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5 Written Questions

5 Matching Questions

  1. What is a Dual Agency?
  2. Why is the scope of authority in an agency relationship important? What are the three basic types?
  3. What are the legal effects of agency?
  4. How is vicarious liability treated in Washington between real estate agent and client?
  5. What is Vicarious liability and why does it matter in principal/agent relationships?
  1. a Under general agency law, the principal may be held liable for his agent's wrongful acts. This is known as vicarious liability. Thus, a buyer or seller may be liable for the acts of his broker or a salesperson working for that broker.
  2. b Dual agency exists when an agent represents both the buyer and the seller in the same transaction. Dual agency is legal in Washington, although it is discouraged. To act as a dual agent, a broker must have the written consent of both parties to the transac- tion. He must also act impartially towards both buyer and seller and refrain from acting to the detriment of either party.
  3. c The extent to which the principal can be bound by the agent's actions depends on the scope of authority granted to the agent; Types: Universal, general, special.
  4. d The principal is bound by acts of the agent that are within the scope of the agent's authority.
  5. e Under Washington real estate law, there is no vicarious liability between a real estate agent and a principal. A seller or buyer is ordinarily not liable for any act, error, or omission by a broker or salesperson.

5 Multiple Choice Questions

  1. Actual authority is authority granted to the agent by the principal, either expressly (written or orally), or by implication (the authority to do what is necessary to carry out actions that were expressly authorized) -- A person has apparent authority when he has no actual authority to act, but the principal negligently or deliberately allows it to appear that the actions are authorized. The principal may be liable for acts committed by an apparent agent (or ostensible agent)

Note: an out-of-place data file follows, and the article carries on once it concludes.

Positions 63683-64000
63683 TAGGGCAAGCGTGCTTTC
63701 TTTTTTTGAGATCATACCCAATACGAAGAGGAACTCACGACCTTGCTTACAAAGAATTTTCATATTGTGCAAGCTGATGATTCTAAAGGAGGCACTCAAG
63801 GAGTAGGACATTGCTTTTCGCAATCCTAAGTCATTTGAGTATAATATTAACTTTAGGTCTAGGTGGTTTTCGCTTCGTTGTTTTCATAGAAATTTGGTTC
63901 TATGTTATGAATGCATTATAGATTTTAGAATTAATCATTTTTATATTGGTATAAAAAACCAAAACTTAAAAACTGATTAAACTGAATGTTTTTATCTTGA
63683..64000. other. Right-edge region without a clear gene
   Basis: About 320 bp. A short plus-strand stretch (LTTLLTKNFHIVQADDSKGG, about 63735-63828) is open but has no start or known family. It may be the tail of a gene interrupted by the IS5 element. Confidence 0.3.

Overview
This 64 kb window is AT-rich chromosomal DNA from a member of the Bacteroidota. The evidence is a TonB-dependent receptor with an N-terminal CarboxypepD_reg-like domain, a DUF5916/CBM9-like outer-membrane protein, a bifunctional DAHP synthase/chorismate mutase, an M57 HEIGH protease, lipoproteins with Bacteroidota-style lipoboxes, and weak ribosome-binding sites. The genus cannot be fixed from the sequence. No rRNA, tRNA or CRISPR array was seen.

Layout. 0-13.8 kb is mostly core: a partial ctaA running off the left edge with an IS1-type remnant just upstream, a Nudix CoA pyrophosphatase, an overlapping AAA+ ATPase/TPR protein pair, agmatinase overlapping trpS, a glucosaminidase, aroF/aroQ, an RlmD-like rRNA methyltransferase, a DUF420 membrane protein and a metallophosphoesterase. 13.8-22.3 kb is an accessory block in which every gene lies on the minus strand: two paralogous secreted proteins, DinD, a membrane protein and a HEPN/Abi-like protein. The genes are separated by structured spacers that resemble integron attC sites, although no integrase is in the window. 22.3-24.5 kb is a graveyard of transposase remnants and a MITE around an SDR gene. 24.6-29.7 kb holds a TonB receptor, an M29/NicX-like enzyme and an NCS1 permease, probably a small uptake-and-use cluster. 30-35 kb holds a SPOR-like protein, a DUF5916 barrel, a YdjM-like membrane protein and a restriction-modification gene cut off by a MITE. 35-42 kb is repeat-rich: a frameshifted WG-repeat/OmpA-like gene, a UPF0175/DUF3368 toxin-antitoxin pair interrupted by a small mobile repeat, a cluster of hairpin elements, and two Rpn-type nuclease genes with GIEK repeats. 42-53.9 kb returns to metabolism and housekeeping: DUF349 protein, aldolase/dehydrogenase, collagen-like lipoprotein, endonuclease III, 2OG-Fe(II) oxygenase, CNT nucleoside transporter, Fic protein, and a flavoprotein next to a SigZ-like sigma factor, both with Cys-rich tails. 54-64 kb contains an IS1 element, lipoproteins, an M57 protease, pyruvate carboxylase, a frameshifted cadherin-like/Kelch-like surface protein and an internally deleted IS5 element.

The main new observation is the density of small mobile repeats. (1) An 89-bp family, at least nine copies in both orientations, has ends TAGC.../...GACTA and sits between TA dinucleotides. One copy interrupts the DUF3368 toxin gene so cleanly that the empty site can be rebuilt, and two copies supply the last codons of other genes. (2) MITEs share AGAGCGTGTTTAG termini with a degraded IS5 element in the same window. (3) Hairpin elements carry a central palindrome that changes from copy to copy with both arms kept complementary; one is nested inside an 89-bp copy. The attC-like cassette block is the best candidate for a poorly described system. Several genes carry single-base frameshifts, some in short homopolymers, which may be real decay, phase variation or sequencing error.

2. YOU'RE FIRED!!! The principal may revoke the agency by firing the agent whenever she wishes. The principal may be liable for any damages caused by the breach.
  3. A general agent is authorized to handle all of the principal's affairs in one or more specified areas. Property managers are considered general agents
  4. Think of this as Washington's requirement that ALL the cards be put on the table: Washington law requires real estate agents in residential transactions to make agency disclosures to both the buyer and seller informing them which party (or parties) they represent.
  5. An agent must always place the principal's interests above the interests of a third party. For instance, a seller's agent must negotiate with the buyer to get the highest price possible for the seller.

5 True/False Questions

  1. What is a Special Agent?This agent has limited authority to do a specific thing or conduct a specific transaction. In most cases, a real estate broker is a special agent because she has only limited authority; for instance, she can only negotiate with third parties and cannot sign a contract on the seller's behalf. (She would need a power of attorney to bind the seller.)

          

  2. Duty 5: Good faith and continuous effortDon't quit!!! Licensees must make a good faith and continuous effort to fulfill the terms of the agency agreement. For instance, a seller's agent must make a good faith and continuous effort to find a buyer for the property.

          

  3. What is Imputed Knowledge? (Does it apply in Washington State?)ABSOLUTELY NOT!!! NO KICKBACKS!!! An agent must not make any secret profits off the agency. A secret profit is a financial benefit that the agent receives without the principal's consent, such as a kickback from referring the principal's business to a contractor. An agent may still use the services of a contractor with whom she has an interest, so long as the interest is disclosed and the principal consents.

          

  4. Duty 2: Honesty and good faithReal estate agents must avoid inaccuracies in their statements to prospective buyers. Opinions, predictions, or puffing - Misrepresentations, which may be grounds for a lawsuit, should not be confused with opinions, predictions, or puffing. The latter are nonfactual or exaggerated statements a buyer should know he cannot rely on

          

  5. What is a secret profit, and is it allowed?ABSOLUTELY NOT!!! NO KICKBACKS!!! An agent must not make any secret profits off the agency. A secret profit is a financial benefit that the agent receives without the principal's consent, such as a kickback from referring the principal's business to a contractor. An agent may still use the services of a contractor with whom she has an interest, so long as the interest is disclosed and the principal consents.

          

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